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Jean-Pierre Jeunet at the American Cinematheque and USC!

"Amélie." 2001. France. Directed by Jean-Pierre Jeunet.

The American Cinematheque will be welcoming filmmaker Jean-Pierre Jeunet to the Aero and Egyptian Theatres for the program The Prodigious Jean-Pierre Jeunet, presented with the USC School of Cinematic Arts. The program runs from Saturday, May 4 to Sunday, May 5 with Jeunet in person for discussion on the films!

The USC School of Cinematic Arts will present a special retrospective screening of Alien: Resurrection, followed by a Q&A with Director Jean-Pierre Jeunet, Composer John Frizzell, and Creature Effects Supervisor Alec Gillis in person!
The event is free to the public, but RSVP is required!
Click here for more information. 


American Cinematheque screenings:

Saturday, May 4 – 7:30pm – Egyptian Theatre

  • Program begins with the short films Things I Like, Things I Don’t Like (1989, 8 min. Dir. Jean-Pierre Jeunet) and Deux Escargots s’en Vont (2016, 3 min. Dir. Jean-Pierre Jeunet).
  • Screening of Amélie
  • Discussion following the feature with Jeunet

Sunday, May 5 – 4:00pm – Aero Theatre

  • Screening of The Young and Prodigious T.S. Spivet
  • Discussion following with Jeunet

Sunday, May 5 – 8:00pm – Aero Theatre

  • Screening of The City of Lost Children
  • Discussion between films with Jeunet
  • Screening of Delicatessen

Few contemporary filmmakers hit the sweet spot of fantasy as accurately as French writer-director Jean-Pierre Jeunet. With an interest in animation that goes back to his teens, Jeunet won a pair of César awards for animated shorts, and his love of the medium led him to comic book artist Marc Caro. The two would collaborate on a pair of delightfully surreal features: the cannibalistic black comedy Delicatessen (which brought Jeunet two more Césars) and the ambitious mad-scientist tale The City of Lost Children.

A Cannes Film Festival entry, The City of Lost Children caught the attention of 20th Century Fox, and Jeunet was soon directing Alien Resurrection. Though the sci-fi sequel remains the director’s sole Hollywood film to date, his next project drew even greater attention. Starring Audrey Tautou in the title role, Amélie was both a box office hit – it’s the highest-grossing French language film ever released in the U.S. – and a critical favorite, earning several Oscar nominations and four César Awards.

With much of the warm-hearted whimsy of that earlier romantic comedy, The Young and Prodigious T.S. Spivet accompanies a 10-year-old inventor on a cross-country journey. Shot in 3-D, Jeunet’s latest is a touching, visually imaginative film that further underlines his gift for grounding wondrous tales in emotional reality.


Amélie: This marvelous poetic fantasy about a wide-eyed young Parisian waitress (played by the sensational Audrey Tautou) who manages to influence the destinies of all who meet her. Filmmaker Mathieu Kassovitz co-stars as Amelie’s would-be boyfriend.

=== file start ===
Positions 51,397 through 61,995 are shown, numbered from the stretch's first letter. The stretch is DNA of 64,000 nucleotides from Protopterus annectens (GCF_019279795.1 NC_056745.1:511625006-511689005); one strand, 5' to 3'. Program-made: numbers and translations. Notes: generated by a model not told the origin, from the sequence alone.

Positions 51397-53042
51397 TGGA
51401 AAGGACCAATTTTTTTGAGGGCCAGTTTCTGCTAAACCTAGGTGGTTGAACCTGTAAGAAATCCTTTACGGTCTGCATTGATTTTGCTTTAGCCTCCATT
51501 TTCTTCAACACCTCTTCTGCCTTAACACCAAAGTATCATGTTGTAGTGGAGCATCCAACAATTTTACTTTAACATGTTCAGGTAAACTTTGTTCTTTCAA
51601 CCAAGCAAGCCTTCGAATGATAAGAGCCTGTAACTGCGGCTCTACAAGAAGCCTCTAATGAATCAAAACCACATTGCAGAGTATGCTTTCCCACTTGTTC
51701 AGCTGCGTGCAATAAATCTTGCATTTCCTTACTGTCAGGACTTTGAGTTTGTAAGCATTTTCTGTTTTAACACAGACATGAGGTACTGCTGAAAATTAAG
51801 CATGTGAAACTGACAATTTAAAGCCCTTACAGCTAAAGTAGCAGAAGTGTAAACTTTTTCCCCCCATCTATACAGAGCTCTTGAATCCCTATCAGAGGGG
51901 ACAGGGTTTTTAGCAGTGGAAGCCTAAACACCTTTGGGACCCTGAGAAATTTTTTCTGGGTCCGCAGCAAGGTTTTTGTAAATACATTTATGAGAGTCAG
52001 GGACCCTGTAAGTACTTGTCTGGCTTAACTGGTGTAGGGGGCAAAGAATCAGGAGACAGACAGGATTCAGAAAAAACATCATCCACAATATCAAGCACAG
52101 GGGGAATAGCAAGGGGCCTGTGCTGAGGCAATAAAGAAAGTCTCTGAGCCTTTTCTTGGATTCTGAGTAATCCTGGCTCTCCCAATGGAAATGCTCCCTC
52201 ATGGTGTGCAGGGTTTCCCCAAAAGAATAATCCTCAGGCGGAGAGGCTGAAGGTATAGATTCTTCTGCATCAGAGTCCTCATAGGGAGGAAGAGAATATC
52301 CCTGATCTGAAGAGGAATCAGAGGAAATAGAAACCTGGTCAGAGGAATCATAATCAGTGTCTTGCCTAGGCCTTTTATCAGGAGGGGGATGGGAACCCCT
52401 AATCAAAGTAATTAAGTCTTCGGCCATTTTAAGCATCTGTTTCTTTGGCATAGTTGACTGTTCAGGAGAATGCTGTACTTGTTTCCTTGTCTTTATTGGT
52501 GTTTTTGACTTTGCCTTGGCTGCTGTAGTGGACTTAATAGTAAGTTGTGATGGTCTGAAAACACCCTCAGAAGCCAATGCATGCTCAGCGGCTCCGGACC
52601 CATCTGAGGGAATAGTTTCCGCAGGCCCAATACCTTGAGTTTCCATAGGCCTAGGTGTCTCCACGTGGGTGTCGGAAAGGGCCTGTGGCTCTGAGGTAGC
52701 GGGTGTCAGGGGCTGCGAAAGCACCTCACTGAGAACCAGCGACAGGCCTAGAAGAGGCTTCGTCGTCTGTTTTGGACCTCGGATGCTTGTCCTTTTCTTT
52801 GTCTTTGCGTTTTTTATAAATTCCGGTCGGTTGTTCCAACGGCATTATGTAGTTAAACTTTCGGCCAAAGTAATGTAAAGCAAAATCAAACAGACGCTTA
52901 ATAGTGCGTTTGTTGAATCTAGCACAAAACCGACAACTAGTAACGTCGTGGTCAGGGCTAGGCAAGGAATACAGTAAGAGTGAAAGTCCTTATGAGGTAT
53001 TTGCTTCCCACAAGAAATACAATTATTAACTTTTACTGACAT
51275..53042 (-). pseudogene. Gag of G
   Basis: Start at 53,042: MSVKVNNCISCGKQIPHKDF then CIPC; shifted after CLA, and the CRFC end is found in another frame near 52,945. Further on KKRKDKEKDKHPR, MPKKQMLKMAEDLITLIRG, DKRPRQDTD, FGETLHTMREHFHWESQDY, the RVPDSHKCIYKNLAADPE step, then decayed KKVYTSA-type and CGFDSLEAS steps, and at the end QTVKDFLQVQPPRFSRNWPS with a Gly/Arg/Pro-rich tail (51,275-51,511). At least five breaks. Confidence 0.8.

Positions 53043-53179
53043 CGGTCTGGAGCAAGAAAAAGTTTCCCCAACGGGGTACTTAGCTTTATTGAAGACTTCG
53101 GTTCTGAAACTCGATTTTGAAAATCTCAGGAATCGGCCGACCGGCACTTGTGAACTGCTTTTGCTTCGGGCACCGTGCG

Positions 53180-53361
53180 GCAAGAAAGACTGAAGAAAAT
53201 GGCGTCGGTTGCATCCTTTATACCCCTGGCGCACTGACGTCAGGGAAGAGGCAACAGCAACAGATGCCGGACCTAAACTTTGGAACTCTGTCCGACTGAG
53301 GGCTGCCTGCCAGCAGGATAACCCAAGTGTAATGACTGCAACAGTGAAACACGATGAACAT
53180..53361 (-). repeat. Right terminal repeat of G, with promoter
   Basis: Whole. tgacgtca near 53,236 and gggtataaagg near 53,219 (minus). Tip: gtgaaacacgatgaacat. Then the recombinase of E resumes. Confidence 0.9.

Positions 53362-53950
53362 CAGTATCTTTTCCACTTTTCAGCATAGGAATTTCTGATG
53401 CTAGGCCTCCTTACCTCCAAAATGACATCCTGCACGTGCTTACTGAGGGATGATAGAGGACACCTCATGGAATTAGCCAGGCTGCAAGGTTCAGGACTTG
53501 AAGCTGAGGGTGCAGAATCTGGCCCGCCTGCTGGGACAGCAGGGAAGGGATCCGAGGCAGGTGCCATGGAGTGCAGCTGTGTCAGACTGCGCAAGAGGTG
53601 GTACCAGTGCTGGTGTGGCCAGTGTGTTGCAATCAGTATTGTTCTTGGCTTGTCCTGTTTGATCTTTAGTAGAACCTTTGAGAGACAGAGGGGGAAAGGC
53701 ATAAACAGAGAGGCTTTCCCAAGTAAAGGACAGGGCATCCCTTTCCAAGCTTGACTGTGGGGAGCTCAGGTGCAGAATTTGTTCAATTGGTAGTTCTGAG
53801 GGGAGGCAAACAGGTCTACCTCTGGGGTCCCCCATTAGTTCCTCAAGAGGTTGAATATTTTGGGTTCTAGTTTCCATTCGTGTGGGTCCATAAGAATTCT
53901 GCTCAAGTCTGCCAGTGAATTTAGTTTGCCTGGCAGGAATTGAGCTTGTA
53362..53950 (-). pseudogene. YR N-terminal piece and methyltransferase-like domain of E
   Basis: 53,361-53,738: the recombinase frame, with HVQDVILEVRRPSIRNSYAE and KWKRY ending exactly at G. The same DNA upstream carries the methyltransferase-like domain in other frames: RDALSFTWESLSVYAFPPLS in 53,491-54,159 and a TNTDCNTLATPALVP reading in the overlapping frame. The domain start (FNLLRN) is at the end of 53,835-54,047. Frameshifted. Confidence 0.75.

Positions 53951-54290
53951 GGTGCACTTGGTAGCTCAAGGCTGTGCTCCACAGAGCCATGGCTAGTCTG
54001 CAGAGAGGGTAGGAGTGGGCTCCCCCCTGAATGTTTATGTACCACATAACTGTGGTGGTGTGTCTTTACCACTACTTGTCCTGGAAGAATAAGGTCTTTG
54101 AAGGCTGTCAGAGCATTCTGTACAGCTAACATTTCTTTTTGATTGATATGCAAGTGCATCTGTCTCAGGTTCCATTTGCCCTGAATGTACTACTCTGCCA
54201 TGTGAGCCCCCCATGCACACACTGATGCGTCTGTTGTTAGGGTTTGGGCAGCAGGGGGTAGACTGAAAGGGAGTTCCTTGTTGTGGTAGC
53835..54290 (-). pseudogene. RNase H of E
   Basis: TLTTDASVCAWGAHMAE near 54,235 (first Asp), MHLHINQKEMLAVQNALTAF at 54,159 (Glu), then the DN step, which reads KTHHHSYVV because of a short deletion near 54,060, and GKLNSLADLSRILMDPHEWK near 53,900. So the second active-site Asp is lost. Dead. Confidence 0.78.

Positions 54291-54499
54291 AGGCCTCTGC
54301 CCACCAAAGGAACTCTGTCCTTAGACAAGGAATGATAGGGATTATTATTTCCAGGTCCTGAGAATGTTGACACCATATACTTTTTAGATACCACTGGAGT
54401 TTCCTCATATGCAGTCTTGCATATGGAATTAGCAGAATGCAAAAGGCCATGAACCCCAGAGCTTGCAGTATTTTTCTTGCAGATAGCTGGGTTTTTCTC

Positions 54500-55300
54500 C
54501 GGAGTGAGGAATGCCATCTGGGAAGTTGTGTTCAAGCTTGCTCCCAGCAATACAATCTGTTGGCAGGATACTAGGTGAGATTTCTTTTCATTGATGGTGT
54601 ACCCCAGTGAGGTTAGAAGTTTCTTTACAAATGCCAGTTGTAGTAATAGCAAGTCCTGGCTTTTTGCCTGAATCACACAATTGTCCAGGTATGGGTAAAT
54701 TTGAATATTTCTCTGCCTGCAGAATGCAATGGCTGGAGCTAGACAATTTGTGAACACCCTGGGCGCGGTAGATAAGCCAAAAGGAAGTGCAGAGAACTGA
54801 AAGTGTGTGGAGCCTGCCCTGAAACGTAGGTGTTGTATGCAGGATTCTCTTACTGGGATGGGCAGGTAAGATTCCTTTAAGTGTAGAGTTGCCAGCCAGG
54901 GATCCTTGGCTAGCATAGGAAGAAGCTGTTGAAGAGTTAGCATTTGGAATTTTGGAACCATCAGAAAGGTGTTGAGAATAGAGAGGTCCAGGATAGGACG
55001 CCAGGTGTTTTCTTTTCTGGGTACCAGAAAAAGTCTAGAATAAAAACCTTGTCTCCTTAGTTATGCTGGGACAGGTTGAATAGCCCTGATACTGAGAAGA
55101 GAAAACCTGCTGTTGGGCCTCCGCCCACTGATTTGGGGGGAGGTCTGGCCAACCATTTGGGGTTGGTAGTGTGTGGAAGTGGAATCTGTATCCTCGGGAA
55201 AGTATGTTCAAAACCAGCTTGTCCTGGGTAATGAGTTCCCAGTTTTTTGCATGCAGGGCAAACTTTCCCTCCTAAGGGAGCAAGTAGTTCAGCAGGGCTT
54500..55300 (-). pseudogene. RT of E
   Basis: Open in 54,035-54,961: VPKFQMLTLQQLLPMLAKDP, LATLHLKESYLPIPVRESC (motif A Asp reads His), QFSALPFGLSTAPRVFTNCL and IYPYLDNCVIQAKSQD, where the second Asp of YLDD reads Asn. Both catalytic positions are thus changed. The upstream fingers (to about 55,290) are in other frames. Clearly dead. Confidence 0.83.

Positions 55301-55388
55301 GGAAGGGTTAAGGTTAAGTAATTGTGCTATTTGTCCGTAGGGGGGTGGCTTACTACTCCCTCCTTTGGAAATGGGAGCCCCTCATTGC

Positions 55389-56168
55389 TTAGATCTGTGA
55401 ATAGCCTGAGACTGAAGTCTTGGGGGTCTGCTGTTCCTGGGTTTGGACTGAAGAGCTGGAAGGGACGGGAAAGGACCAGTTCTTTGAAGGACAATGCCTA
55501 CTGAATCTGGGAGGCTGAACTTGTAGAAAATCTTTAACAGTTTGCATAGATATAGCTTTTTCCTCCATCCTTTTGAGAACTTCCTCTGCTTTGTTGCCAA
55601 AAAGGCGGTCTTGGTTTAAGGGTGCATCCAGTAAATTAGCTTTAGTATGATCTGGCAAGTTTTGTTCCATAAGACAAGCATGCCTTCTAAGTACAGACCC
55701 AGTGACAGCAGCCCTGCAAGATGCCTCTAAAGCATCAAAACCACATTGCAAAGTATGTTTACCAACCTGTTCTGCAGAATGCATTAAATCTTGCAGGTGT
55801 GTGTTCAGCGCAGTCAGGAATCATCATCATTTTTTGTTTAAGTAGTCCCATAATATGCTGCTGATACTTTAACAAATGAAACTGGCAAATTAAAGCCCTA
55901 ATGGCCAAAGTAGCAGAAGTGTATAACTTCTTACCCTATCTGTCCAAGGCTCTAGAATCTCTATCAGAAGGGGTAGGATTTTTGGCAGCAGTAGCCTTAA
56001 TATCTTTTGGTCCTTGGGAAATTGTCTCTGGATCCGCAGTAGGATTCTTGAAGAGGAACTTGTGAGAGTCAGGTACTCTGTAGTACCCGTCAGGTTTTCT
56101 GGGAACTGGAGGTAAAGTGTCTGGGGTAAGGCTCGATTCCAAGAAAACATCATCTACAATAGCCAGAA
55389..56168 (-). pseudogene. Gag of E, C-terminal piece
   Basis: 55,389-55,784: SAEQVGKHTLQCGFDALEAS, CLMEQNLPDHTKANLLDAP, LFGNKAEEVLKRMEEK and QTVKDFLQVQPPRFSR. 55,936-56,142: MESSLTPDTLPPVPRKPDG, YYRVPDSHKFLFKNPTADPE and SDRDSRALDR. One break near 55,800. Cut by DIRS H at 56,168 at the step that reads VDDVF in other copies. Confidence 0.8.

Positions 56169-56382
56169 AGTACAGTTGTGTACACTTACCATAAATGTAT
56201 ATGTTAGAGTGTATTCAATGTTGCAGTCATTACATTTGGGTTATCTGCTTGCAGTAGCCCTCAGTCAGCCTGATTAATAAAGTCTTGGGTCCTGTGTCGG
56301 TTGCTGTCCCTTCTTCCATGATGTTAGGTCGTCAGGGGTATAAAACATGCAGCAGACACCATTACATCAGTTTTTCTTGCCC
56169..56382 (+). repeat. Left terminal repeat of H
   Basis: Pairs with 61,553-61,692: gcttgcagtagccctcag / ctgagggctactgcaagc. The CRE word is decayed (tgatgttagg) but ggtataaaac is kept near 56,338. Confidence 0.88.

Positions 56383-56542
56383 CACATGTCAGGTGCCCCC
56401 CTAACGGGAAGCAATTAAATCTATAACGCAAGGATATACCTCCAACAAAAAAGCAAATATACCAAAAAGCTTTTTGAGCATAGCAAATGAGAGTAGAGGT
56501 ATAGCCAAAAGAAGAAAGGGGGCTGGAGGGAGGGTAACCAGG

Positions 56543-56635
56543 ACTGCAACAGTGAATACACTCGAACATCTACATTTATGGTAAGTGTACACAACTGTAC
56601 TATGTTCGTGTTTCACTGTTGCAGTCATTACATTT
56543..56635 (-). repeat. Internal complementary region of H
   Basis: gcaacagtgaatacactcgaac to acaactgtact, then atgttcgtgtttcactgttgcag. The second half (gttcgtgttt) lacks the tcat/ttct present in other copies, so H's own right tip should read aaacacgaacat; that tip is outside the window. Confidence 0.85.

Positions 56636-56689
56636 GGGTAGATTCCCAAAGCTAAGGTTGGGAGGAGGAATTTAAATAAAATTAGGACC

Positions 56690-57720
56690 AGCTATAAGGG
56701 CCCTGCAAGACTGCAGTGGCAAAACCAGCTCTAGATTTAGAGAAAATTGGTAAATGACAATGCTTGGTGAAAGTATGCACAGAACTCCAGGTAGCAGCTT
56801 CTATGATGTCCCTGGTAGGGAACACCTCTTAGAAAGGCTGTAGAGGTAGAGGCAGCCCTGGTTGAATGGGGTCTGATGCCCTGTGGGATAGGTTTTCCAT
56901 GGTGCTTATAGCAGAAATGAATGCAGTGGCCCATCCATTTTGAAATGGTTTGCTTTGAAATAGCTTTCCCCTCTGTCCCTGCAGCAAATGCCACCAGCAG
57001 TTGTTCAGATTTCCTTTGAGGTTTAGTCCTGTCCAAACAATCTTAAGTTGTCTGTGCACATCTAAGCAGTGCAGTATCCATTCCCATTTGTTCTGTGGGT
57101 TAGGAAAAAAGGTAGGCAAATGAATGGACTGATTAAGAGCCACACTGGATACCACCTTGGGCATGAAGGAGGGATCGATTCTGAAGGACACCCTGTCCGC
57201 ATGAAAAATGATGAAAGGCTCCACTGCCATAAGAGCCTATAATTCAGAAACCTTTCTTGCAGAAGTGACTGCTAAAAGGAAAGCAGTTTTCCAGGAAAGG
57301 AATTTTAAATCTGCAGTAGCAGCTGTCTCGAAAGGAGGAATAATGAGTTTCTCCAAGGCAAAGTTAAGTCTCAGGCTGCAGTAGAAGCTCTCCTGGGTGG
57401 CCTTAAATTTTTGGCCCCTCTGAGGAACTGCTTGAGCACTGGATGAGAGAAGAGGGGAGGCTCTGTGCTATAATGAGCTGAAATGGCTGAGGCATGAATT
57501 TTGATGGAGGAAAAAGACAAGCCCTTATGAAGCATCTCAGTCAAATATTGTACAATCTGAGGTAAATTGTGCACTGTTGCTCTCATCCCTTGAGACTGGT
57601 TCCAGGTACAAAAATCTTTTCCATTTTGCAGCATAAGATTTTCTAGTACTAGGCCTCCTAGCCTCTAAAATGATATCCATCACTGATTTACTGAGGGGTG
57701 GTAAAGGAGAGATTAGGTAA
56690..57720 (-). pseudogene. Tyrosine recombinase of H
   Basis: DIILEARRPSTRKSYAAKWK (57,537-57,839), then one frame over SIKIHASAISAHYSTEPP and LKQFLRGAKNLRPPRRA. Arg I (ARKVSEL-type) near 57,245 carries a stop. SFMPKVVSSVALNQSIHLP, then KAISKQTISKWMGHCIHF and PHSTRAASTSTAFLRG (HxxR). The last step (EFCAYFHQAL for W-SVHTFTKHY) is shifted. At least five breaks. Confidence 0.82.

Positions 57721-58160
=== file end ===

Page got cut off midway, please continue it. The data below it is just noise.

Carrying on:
Directed by: Jean-Pierre Jeunet
Written by: Guillaume Laurant, Jean-Pierre Jeunet
Starring: Audrey Tautou, Mathieu Kassovitz, Rufus
Year: 2001
Runtime: 122 min
Language: French, Russian with English subtitles
Distributor: Miramax/Park Circus

The Young and Prodigious T.S. SpivetThis beguiling big-screen adaptation of Reif Larsen’s popular novel follows Tecumseh Sparrow Spivet (Kyle Catlett), a 10-year-old inventor who travels on his own from his family’s Montana home to Washington, D.C. to accept a prize from the Smithsonian Institution.

Directed by: Jean-Pierre Jeunet
Written by: Guillaume Laurant, Jean-Pierre Jeunet
Starring: Helena Bonham Carter, Judy Davis, Kyle Catlett
Year: 2013
Runtime: 105 min
Language: English
Distributor: The Weinstein Company

The City of Lost Children: The long-planned second feature from the creative team behind Delicatessen is just as bizarre, sinister and wildly imaginative as its predecessor, mixing elements of Dr. Caligari, Victor Hugo and Rube Goldberg into the story of a kind-hearted circus strongman (Ron Perlman) and his coquettish 7-year old sidekick (Judith Vittet), who attempt to stop a wicked scientist (Daniel Emilfork) from stealing the dreams of little children.

Directed by: Jean-Pierre Jeunet, Marc Caro
Written by: Guillaume Laurant, Jean-Pierre Jeunet, Gilles Adrien, Marc Caro
Starring: Ron Perlman, Daniel Emilfork, Judith Vittet
Year: 1995
Runtime: 112 min
Language: French, Cantonese with English subtitles
Distributor: Sony Pictures Classics

Delicatessen: Set in a surreal, post-apocalyptic world that’s equal parts Terry Gilliam, Jan Svankmajer and Bozo the Clown, the film stars Dominique Pinon as rubber-faced acrobat Louison and Marie-Laure Dougnac as his myopic sweetheart Julie, trying to find love while they evade the murderous meat-cleaver of her father (Jean-Claude Dreyfus) and a tenement filled with cannibalistic neighbors!

Directed by: Jean-Pierre Jeunet, Marc Caro
Written by: Jean-Pierre Jeunet, Gilles Adrien, Marc Caro
Starring: Marie-Laure Dougnac, Dominique Pinon, Pascal Benezech
Year: 1991
Runtime: 99 min
Language: French with English subtitles
Distributor: Rialto Pictures

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